Continue reading
  • Start using Modern Auth now for Exchange Online
    Before Microsoft shutters basic logins in a few months

    The US government is pushing federal agencies and private corporations to adopt the Modern Authentication method in Exchange Online before Microsoft starts shutting down Basic Authentication from the first day of October.

    In an advisory [PDF] this week, Uncle Sam's Cybersecurity and Infrastructure Security Agency (CISA) noted that while federal executive civilian branch (FCEB) agencies – which includes such organizations as the Federal Communications Commission, Federal Trade Commission, and such departments as Homeland Security, Justice, Treasury, and State – are required to make the change, all organizations should make the switch from Basic Authentication.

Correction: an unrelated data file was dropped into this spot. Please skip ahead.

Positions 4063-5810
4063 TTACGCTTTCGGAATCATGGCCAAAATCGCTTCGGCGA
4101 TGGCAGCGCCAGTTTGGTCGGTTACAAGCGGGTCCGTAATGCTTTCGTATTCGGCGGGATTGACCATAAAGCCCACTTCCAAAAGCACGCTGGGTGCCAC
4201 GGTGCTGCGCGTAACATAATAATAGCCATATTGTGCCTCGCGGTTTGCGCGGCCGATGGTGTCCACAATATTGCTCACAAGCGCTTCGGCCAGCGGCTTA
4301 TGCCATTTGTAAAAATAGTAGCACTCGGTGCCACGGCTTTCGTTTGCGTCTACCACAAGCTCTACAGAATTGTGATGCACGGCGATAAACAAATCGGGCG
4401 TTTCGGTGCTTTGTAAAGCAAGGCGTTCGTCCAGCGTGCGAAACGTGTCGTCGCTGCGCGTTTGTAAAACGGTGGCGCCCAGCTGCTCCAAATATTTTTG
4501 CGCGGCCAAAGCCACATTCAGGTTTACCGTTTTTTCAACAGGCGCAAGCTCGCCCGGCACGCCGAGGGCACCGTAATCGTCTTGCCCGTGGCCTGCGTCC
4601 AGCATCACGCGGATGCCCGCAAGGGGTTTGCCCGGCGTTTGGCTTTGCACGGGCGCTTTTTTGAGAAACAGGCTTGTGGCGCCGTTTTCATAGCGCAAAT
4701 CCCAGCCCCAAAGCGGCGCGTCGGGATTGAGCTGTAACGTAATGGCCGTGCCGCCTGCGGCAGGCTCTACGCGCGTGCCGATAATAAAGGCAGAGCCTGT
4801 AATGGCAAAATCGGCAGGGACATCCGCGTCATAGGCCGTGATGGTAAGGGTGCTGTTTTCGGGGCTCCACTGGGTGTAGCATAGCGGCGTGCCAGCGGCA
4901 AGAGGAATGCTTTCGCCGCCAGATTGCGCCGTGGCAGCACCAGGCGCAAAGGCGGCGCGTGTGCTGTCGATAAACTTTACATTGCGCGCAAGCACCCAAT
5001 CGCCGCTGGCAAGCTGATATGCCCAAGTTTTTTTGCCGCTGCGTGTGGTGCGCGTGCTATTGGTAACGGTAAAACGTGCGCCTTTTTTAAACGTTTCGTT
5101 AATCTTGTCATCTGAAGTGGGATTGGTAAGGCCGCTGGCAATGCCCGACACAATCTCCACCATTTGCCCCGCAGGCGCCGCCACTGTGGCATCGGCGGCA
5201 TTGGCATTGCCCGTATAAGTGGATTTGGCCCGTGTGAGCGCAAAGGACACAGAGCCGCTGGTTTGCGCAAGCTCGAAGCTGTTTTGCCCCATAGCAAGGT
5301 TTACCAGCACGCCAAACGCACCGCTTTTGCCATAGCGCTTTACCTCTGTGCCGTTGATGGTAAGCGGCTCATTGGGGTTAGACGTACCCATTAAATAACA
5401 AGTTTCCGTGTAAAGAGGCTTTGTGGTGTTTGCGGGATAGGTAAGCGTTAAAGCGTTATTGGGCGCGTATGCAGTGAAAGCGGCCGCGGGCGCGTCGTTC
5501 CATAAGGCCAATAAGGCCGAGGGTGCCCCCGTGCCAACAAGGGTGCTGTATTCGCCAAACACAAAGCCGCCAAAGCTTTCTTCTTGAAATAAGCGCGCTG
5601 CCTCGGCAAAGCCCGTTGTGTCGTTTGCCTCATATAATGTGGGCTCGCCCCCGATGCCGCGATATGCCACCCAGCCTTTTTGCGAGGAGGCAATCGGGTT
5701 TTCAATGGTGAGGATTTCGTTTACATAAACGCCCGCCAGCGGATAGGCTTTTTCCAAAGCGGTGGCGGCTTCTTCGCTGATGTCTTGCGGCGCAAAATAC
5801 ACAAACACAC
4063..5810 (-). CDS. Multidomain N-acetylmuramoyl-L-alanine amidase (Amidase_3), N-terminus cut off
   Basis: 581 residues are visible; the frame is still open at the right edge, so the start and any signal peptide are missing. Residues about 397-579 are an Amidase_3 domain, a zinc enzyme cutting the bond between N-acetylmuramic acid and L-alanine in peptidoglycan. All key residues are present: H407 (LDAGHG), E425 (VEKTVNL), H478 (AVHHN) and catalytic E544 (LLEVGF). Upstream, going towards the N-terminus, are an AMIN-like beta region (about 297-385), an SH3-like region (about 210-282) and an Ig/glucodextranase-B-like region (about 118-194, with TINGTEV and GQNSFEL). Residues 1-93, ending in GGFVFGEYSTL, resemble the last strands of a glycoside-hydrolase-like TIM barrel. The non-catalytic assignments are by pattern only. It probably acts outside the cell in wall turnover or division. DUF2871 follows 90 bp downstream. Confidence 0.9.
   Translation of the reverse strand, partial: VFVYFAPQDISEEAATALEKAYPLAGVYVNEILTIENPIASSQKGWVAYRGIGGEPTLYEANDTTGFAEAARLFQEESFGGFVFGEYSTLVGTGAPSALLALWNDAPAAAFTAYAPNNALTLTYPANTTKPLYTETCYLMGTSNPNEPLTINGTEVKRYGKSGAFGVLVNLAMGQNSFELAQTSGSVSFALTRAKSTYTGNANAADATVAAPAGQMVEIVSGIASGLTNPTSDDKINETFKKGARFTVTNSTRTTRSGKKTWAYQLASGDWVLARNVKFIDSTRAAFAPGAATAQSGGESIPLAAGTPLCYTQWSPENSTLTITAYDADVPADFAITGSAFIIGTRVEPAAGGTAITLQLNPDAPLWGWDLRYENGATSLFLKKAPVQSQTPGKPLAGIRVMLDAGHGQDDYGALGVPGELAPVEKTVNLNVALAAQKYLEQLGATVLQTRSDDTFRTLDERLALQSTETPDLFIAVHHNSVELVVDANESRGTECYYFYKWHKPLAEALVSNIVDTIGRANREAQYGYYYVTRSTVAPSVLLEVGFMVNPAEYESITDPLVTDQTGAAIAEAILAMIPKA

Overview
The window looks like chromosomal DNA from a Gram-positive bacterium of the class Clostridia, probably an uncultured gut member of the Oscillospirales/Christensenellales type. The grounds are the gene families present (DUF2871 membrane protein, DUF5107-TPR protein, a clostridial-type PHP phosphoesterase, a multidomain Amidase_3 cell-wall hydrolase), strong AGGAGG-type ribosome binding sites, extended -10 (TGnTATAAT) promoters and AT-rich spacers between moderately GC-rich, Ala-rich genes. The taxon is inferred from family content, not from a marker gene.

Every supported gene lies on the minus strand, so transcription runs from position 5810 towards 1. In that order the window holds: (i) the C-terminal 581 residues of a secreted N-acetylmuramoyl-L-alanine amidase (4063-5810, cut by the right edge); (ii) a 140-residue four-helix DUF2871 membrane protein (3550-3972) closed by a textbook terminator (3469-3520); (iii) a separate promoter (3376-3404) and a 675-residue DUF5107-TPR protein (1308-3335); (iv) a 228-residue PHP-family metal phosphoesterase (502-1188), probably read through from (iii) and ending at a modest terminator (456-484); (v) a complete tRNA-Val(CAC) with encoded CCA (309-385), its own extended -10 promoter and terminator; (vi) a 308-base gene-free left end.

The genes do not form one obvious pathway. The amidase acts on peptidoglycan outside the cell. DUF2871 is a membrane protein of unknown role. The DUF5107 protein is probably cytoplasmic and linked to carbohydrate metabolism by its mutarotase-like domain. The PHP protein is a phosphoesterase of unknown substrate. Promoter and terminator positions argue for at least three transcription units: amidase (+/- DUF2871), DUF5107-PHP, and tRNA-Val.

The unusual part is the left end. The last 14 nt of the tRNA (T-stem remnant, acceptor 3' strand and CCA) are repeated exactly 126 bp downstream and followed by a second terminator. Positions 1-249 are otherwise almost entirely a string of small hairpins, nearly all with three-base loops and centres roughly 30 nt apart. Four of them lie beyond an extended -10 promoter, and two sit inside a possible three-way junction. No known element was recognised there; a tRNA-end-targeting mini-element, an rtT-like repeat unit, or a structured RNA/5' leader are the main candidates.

"Federal agencies should determine their use of Basic Auth and migrate users and applications to Modern Auth," CISA wrote. "After completing the migration to Modern Auth, agencies should block Basic Auth."

    Continue reading

Biting the hand that feeds IT © 1998–2022